Renewable power just too costly – by Donald N. Dewees (National Post – April 18, 2013)

The National Post is Canada’s second largest national paper.

High wind and solar costs hurt consumers as well as the environment

In May, 2009, Energy Minister George Smitherman oversaw the enactment of his Green Energy and Green Economy Act (GEA). It required that Ontario electricity consumers pay high prices for certain kinds of renewable power, including 13.5 cents/kWh for wind and up to 80.2 cents for small rooftop solar. Four years later Ontarians are asking if they can afford such big premiums for renewable power over the 8 cent cost of existing power.

As an environmentalist and past Director of the Sierra Club of Ontario, I like renewable power. As an electricity consumer I don’t want to pay too much. As an economist, environmentalist and consumer I believe that we should pay more for renewable power but the premium should not exceed the value of the avoided environmental and health effects plus the value of the avoided greenhouse gas damage from fossil power displaced.

Since Ontario is phasing out coal by the end of 2014, renewable power will mostly displace natural gas, which burns quite cleanly — its effects are very small, worth less than 1 cent per kWh. How much do we want to pay to reduce greenhouse gases? In my work I use $25/tonne of CO2 as a low estimate and $100/tonne as a high estimate based on studies of the future damage from global warming. These yield a total health, environmental and CO2 saving between 1.1 cents/kWh and 4.5 cents/kWh. This is the premium we could pay for clean electricity.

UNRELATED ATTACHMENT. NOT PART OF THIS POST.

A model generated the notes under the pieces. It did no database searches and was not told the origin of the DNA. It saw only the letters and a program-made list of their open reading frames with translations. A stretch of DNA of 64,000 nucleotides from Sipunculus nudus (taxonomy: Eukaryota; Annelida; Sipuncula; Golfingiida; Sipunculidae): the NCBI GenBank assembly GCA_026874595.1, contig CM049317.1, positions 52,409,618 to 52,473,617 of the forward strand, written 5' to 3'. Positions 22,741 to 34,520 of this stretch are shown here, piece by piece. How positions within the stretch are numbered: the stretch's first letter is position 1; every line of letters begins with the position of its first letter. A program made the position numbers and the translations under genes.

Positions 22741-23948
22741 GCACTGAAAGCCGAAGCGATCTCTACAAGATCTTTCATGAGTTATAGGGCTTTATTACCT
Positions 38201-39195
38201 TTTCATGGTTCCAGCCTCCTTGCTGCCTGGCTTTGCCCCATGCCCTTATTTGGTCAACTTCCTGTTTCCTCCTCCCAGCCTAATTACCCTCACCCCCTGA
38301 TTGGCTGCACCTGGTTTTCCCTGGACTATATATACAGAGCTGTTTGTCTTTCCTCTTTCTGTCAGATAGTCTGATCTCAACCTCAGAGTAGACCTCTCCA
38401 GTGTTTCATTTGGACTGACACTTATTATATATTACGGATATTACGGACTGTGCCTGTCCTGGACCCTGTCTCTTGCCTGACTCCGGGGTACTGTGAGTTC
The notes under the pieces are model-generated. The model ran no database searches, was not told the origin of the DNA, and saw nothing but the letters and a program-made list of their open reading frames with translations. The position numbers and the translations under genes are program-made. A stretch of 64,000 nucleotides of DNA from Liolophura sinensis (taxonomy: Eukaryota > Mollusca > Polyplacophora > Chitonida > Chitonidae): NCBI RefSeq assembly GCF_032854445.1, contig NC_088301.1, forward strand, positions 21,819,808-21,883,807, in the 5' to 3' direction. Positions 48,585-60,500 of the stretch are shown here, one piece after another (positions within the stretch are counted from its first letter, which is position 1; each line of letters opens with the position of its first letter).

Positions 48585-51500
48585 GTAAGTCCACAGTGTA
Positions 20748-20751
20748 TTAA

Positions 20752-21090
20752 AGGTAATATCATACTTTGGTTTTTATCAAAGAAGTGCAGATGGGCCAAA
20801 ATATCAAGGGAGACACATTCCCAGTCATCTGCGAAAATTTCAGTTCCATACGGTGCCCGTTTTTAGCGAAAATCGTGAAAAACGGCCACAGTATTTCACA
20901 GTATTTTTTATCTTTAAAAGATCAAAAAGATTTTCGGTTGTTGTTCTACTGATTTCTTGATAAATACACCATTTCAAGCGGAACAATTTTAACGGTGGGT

Calculating the money we save by displacing natural gas generation with renewable generation is complicated. The operating cost of generation depends on electricity demand – when demand is high, for example on a hot summer afternoon, we run inefficient, expensive generation. When demand is low, at night or on weekends, we run only our most efficient,low-cost generation.

Because wind may not generate during peak periods it does not displace much conventional capacity – we need gas generation in case the wind stops. Adding generation cost savings to the health, environmental and greenhouse gas values. I conclude that we should be prepared to pay from 6.9 cents to 10.9 cents/kWh for wind power in Ontario, much less than the current 11.5 cents.

Solar power matches better with Ontario’s demand because the sun is often shining on those hot summer afternoons. I conclude that we should be prepared to pay from 11.7 cents to 18.2 cents/kWh for solar power in Ontario, a fraction of the current solar prices of 35.5 cents to 54.9 cents.

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